Since we started adding Leap Seconds in 1972, there have been 26 of them - with the 27th to follow at 11:59:59 p.m. UTC (6:59:59 p.m. ET) on Dec. 31, 2016. The most recent addition occurred on June 30, 2015, which was the first since 2012 and the second since 2008. None were added from 1999-2004, but one was added every year with only five exceptions from 1973-95.
Through the use of a Stratum 1 NTP server, it is possible to produce surveillance videos with timestamps legally-traceable to UTC. This solution is far more cost-effective and accurate than others, and has quickly become the preferred option for video surveillance applications.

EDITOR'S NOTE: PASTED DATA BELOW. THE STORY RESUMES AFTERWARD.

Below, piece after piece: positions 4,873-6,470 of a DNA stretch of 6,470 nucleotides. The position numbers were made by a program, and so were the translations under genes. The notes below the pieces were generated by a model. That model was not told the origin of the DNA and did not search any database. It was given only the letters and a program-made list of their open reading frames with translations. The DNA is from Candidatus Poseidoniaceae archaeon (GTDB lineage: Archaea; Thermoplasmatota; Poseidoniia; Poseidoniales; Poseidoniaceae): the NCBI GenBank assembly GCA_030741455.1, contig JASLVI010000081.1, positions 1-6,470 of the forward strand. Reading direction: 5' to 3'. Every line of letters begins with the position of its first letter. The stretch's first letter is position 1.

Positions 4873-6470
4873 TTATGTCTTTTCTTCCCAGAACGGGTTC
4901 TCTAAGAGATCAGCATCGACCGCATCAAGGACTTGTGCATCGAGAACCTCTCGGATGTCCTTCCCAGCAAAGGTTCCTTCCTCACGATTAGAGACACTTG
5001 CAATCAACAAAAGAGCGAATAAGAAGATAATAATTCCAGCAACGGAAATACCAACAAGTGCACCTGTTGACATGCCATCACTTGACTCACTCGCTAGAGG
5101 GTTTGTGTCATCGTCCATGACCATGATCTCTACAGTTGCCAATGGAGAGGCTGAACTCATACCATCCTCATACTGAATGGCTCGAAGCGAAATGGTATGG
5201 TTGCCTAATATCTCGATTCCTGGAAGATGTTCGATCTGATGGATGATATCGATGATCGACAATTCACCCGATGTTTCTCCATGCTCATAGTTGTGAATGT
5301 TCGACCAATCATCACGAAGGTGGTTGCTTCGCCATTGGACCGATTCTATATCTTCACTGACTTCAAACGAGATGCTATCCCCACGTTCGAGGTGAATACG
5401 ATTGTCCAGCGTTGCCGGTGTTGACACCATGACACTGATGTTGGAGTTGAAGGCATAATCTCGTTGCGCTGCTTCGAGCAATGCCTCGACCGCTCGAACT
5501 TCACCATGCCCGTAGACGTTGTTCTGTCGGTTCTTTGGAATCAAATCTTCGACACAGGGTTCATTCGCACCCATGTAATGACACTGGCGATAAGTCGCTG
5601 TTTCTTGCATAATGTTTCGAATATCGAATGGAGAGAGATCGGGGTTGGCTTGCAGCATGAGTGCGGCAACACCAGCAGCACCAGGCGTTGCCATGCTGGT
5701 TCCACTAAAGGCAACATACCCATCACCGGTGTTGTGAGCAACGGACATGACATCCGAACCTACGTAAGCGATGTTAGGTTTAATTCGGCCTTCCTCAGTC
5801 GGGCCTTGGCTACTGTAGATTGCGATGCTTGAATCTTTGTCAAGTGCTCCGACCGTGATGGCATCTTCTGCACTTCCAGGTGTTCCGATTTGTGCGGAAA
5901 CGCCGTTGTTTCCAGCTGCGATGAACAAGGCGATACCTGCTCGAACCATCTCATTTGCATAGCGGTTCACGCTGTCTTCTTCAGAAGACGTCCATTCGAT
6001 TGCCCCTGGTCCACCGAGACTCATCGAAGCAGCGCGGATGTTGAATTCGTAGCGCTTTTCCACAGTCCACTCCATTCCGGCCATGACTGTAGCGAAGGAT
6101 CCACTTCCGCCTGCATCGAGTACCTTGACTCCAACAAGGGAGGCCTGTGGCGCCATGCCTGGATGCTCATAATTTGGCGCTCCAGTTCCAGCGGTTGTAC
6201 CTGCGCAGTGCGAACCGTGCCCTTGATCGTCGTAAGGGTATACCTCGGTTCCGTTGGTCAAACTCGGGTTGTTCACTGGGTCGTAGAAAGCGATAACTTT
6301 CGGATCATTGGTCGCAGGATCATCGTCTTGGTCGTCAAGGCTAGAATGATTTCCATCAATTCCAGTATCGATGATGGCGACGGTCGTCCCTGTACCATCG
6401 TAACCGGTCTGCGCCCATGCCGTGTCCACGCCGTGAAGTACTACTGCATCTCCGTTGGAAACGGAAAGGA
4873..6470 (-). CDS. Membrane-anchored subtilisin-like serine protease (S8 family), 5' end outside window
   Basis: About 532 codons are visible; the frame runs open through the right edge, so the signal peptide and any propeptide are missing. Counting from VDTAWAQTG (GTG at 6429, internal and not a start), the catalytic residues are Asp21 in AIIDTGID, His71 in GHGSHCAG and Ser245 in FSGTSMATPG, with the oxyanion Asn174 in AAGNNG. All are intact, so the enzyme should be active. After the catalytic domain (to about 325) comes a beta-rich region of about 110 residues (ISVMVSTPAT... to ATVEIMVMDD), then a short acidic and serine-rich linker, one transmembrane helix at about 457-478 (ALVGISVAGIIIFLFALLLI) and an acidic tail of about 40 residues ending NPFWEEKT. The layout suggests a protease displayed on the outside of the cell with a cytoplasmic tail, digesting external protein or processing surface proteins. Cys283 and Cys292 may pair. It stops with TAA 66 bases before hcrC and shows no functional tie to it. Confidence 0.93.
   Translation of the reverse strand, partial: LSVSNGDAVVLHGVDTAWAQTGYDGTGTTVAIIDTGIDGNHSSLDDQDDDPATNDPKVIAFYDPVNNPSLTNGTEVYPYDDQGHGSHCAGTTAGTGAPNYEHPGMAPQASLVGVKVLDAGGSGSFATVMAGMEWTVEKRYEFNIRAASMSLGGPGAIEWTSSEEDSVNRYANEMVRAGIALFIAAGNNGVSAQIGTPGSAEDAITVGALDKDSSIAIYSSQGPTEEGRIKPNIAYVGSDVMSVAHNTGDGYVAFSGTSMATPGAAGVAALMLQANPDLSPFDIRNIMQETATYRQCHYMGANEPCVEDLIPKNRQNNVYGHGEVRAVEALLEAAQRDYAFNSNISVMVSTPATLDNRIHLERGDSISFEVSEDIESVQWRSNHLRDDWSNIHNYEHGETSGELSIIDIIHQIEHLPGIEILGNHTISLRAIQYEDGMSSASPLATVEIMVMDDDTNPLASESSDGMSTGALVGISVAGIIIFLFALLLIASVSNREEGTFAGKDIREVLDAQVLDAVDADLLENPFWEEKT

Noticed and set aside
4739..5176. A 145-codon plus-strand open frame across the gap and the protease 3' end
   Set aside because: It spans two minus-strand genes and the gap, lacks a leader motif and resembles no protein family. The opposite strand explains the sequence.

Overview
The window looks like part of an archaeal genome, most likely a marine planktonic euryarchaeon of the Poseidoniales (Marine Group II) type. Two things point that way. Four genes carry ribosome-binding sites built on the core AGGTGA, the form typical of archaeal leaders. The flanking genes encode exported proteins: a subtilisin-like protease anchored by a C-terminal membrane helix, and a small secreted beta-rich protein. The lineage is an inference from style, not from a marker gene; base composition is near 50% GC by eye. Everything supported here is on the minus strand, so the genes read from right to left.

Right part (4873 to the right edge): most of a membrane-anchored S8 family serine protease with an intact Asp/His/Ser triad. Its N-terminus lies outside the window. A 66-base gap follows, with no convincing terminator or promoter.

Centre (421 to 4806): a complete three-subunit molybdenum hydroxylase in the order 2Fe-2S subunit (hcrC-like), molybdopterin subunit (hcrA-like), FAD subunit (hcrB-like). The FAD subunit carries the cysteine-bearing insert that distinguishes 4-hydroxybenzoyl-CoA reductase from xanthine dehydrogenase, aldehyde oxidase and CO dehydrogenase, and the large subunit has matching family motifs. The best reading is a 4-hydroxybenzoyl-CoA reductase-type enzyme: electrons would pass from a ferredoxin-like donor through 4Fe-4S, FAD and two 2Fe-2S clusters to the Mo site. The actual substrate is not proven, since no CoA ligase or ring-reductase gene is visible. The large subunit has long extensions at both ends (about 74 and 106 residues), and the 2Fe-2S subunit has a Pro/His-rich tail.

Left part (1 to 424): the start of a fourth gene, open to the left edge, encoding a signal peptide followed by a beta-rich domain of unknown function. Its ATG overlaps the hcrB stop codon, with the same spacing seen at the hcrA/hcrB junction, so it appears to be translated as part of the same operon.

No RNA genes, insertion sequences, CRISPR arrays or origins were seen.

A GPS NTP server synchronizes to precise time from GPS satellites and operates securely behind a firewall to synchronize all elements of a system, down to the millisecond. Indeed, such servers typically have a margin of error of just plus or minus two milliseconds, which is more than accurate enough for successfully defending time-stamped evidence in a court of law.
Network Time Protocol (NTP) is an open standard Internet protocol that utilizes standard Ethernet wiring to synchronize computers, clocks, networks and other systems to an NTP reference server. The signal can be transmitted over LAN and WAN wired networks and over various wireless systems.